Gabrielle Calvocoressi, Matthew Dickman, and Cate Marvin will be on a panel titled "Regional Aesthetics and Sensibility in American Poems" at the fifth annual Poets Forum in New York City, October 20-22. Find out more information about the Poets Forum>
Poets.org: How do you begin a poem?
Gabrielle Calvocoressi: Often, I begin a poem with a walk, or a song I hear that begins a movie
of the poem getting made in my head. That's funny to write "out loud"
but it's true. I'm a daydreamer and a wanderer so a lot of my day is
spent imagining the world of the poem before the words even come.
Particularly for this new book that I'm working on—the poems are a
real story so I spend a lot of time just imagining what the characters
might do and how the light looks and the car radio sounds when they do
Poets.org: What poets do you continually go back to?
Calvocoressi: Elizabeth Bishop and Robert Frost with a good dose of Randall Jarrell dreaming beside me. There are so many others but those three have been
a real foundation for me, particularly Frost who I thought I hated for
so much of my life until Marie Howe told me to go read him book by
book. The realization that I hadn't understood him at all, and how that
actually changed my view of looking in general, changed my life. I love
Bishop's wonder at her own doubt when it comes to perception, "I liked
the place; I liked the idea of the place." Perhaps that has to do with
my own bad eyes and my mother's mental illness (which mirrors Bishop's
experience with her mother in some ways). I love Jarrell for being
Jarrell and no one else. I love that he wrote a poem in which he
remembers being a child playing with the MGM lion. That's a gift.
And Joan Didion. I love Joan Didion beyond reason.
Poets.org: Has your idea of what poetry is changed since you began writing poems?
Calvocoressi: My idea of who I am as a poet has changed. I think I used to believe I
needed to be unhappy and distraught all the time. I may have thought
things like having a happy marriage and not drinking a bunch would keep me
out of the game. These were things I thought when I was much younger.
Now I feel so happy to know that any life has enough unhappiness to
serve a poem but that I also have to work to be happy and healthy and
a good enough person to those around me to make the writing of poems
sustainable as a practice and a vocation. I have to be a decent
steward of my poems and that means making a world that respects how
much energy it takes to write them.
Poets.org: Are you on Facebook or Twitter? Does that fit into your writing life, and
if so, how?
Calvocoressi: I am on Facebook and Twitter. Avidly. Though right now I have told
myself that I will not go on until I've finished all the things I need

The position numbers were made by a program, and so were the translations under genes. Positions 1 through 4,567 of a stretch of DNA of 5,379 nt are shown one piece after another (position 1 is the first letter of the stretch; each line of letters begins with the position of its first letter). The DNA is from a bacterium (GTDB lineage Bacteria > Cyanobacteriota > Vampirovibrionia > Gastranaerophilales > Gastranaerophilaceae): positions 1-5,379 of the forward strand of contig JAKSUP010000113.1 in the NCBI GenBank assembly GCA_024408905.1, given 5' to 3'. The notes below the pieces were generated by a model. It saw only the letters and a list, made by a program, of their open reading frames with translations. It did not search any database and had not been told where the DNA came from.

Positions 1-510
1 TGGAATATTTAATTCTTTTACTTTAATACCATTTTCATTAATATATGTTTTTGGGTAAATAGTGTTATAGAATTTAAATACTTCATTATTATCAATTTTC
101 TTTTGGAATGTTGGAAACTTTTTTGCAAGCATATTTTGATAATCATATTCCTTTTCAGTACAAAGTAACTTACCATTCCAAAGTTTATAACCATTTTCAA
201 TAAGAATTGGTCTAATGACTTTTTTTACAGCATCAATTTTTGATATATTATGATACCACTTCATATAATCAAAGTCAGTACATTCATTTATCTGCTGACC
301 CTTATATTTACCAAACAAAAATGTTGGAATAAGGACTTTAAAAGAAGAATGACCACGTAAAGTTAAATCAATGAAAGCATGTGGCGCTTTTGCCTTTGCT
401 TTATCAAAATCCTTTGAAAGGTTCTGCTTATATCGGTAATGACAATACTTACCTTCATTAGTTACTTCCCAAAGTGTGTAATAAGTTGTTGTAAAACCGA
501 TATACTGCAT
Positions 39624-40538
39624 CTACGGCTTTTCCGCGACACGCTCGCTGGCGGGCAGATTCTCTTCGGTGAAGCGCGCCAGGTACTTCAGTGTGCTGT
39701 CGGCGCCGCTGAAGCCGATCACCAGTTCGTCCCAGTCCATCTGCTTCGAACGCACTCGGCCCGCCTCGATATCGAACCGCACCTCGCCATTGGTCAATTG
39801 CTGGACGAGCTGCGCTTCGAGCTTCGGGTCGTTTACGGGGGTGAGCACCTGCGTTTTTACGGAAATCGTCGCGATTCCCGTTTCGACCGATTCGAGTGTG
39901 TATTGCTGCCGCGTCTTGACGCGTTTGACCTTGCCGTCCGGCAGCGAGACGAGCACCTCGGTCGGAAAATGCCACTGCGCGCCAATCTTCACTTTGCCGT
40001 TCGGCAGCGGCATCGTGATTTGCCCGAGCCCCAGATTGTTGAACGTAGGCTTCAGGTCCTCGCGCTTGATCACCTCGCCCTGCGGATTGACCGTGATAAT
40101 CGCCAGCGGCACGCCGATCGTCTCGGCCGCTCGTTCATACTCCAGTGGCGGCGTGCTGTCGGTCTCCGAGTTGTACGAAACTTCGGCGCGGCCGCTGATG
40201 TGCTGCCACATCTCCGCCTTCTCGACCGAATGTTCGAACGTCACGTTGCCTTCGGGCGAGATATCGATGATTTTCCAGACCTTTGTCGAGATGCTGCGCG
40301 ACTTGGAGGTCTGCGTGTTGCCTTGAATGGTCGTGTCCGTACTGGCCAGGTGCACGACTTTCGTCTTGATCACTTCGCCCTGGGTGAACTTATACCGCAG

to finish. I really love the community Facebook affords and I like
watching people perch on their virtual branch and tweet. I do worry
about becoming hooked on it so I have various rules for myself. I used
to try and write poems up there and now I don't because it takes
something from me in terms of the privacy required for a poem. I do
have a Twitter feed where sometimes I think about the third book but
that's only got 28 followers and that's just fine.
Poets.org: Do you have a writing group or community of writers you share your work
with? Who are they?
Calvocoressi: I am so blessed by all of my friends and teachers. There are too many
to name but I would say that on a day-to-day basis Jen Chang, Robin
Ekiss, Alicia Jo Rabins, David Adjmi, Adrian Matjeka, and Tom Healy are
writers I ask for advice and support. My editor and friend, poet
Gabriel Fried, is immensely important to me, beyond words. They all
keep me honest. And they are very good friends. But truly, my cup
overfloweth and I could crash your server with gratitude and names.
Poets.org: What are you reading right now?
Calvocoressi: Oh boy! I am reading so many good things. I'm a co-editor of the
poetry section of The Los Angeles Review of Books so I get so much
good poetry. Pat Rosal's, Boneshepherds is ridiculously good. Roger
Bonair-Agard's Gully is just fantastic and makes cricket and poems go
together seamlessly. I'm about to recommend Meghan O'Rourke's new book of poems for The Rumpus Poetry Book Club. I'm reading Under the Sun: The Letters of Bruce Chatwin. And I'm reading all about rock bands in
Los Angeles in the late 1960s. Oh, I'm also reading This Is Real and You Are
Completely Unprepared throughout the month of September as I prepare
for the Days of Awe.